The Making of Incarnation by Tom McCarthy. Knopf, 338 pages.
Whether you see the British novelist Tom McCarthy as the standard-bearer of today’s avant-garde in fiction, as Zadie Smith enthusiastically argued in her now famous 2008 essay “Two Paths for the Novel” in the New York Review of Books, or whether you’re inclined to side with McCarthy’s more reserved critics, such as Amanda Claybaugh, whose n+1 overview (“McC,” in 2011) sees McCarthy’s work as reinvigorating the tradition of realism anew, the publication of The Making of Incarnation is probably not going to alter your stance. Either way, it’s safe to say that “whereas the novels of Balzac or Dickens do not require a reader since they perform all the latter’s work themselves,” McCarthy’s own writing “calls for active readers who will piece it all together.” That’s something Alain Robbe-Grillet said about his own writing to curator Hans Ulrich Obrist in an interview that McCarthy cites in his essay collection, Typewriters, Bombs, Jellyfish, but the claim holds true for the author’s own work as well. Not unlike the ubiquitous figure-eight patterns in McCarthy’s latest novel, the reader receives back from it not approximately but precisely what she’s able, by will or capacity or limitations, to put into it.
The Making of Incarnation reads like a “best of” compilation (in a good way) of McCarthy’s previous works, with all the usual elements present, from authenticity to reenactments, elliptical patterns and repetitions, to networks and outer space, the Cold War, and, of course, puns. The book is ostensibly about the making of a space opera film titled Incarnation, a pulpy sci-fi epic featuring a Han Solo-like star captain (Tszvetan) and a captured fiery princess (Tild). Omnisciently narrated and scattered throughout, this sci-fi novella embedded within the book runs parallel to a main storyline that’s concerned with the “real” characters (motion capture experts, astrophysicists, NASA consultants, hydraulic engineers, psychologists, archivists, academics, acrobats, bobsled teams), who, willingly or not, help make this mediocre Hollywood blockbuster as realistic and successful as possible. Its roving cast of alternative narrators serves the book’s structure well and will be familiar to readers of Men in Space, McCarthy’s first (although secondly published) novel, which is set in Prague during the waning days of the Soviet Union.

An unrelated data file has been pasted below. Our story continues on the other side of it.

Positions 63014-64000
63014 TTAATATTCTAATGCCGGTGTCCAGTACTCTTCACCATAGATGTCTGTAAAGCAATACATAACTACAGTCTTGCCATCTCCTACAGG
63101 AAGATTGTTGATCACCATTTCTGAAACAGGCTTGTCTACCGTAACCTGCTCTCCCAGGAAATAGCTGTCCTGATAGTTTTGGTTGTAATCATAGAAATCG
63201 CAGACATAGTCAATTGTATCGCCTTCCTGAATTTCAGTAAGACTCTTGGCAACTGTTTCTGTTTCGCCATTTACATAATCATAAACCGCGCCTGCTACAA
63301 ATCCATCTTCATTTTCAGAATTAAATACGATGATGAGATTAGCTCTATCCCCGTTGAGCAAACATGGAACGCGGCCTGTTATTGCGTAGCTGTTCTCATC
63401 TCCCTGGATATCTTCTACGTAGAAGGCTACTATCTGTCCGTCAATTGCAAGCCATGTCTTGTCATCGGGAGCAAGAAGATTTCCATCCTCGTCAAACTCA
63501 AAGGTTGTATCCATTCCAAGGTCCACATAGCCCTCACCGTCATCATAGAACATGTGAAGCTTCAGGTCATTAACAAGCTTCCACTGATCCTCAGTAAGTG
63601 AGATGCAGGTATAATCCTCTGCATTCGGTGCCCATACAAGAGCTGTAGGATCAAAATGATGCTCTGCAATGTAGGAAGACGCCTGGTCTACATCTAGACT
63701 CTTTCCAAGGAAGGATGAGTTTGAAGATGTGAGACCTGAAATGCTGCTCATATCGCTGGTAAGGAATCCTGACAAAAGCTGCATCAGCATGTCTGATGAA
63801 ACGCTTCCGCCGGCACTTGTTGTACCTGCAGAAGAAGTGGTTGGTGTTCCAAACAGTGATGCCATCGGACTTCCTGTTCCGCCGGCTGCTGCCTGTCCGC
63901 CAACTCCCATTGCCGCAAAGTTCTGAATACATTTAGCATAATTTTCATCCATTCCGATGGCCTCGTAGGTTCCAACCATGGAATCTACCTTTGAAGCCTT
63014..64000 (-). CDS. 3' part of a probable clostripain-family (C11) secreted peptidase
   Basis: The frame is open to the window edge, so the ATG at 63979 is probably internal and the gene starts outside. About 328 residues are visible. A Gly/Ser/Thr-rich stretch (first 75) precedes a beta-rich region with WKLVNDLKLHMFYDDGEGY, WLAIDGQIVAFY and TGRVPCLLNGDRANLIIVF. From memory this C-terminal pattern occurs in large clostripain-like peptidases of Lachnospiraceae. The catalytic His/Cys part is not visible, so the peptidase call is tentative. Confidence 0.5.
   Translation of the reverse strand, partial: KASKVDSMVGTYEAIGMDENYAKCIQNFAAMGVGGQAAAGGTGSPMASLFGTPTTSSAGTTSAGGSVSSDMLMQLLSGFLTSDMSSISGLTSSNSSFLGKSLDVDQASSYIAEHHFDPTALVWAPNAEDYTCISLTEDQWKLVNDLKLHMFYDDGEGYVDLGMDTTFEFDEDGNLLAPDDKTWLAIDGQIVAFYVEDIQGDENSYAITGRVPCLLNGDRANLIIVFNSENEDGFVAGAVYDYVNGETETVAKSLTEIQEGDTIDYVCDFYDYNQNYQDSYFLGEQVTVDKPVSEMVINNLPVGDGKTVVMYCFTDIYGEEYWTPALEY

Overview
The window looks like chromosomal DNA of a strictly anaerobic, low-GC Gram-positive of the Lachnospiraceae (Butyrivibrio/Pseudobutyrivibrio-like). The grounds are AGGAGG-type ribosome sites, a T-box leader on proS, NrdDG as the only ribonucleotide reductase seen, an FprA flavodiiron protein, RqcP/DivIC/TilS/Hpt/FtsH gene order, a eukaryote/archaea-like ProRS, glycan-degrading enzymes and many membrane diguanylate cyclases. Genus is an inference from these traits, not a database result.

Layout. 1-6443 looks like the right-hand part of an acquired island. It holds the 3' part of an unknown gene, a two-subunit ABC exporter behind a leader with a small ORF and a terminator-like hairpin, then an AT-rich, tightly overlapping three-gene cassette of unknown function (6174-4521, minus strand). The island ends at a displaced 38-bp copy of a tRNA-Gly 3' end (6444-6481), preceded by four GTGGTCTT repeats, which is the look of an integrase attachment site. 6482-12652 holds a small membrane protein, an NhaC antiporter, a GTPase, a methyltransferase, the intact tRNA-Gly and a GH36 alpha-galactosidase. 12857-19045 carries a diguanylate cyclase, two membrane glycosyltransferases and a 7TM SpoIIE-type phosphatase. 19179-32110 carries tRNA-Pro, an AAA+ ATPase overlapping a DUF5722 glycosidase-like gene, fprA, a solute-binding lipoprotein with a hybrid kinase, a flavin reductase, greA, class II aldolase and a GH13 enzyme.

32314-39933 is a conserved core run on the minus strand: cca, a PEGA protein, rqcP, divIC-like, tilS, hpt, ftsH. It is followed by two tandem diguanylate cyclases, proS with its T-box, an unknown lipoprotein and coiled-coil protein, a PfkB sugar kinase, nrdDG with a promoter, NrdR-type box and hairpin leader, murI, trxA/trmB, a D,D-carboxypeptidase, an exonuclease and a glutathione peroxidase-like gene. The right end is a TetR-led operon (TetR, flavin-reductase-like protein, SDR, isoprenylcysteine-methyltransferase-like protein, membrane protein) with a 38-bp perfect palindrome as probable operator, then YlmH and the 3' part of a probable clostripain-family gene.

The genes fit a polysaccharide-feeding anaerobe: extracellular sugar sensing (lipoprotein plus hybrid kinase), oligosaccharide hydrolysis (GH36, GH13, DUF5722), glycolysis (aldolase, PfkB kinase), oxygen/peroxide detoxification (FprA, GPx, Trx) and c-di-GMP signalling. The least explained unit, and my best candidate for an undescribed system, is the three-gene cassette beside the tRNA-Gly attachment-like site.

The main protagonist of The Making of Incarnation, insofar as there is one, is the Pynchonly named Mark Phocan (marker of photons, main focus, etc.), who’s something of a luminary in the motion capture industry. A brilliant early section depicts “Markie” as a child growing up in London in the 1970s. On a class field trip to the Tate, his attention is held in rapture by a strange painting vividly rendered through McCarthy’s ekphrastic prose, Joan Miró’s Person Throwing a Stone at a Bird. It’s a tour-de-force chapter; everything from the busy traffic jams to students lining up at the museum’s steps to vomit is depicted through a geometrical lens. Markie’s concentration on the impossible geometry of the surrealist artwork is broken only when a fellow student eggs him on to unwittily reenact the painting. Markie throws his winter glove folded into a makeshift ball over to the student, hitting him on the top of the head (the boy immediately plays dead), which then sends the glove-ball caroming off and landing against the priceless painting on the wall, sounding the alarm.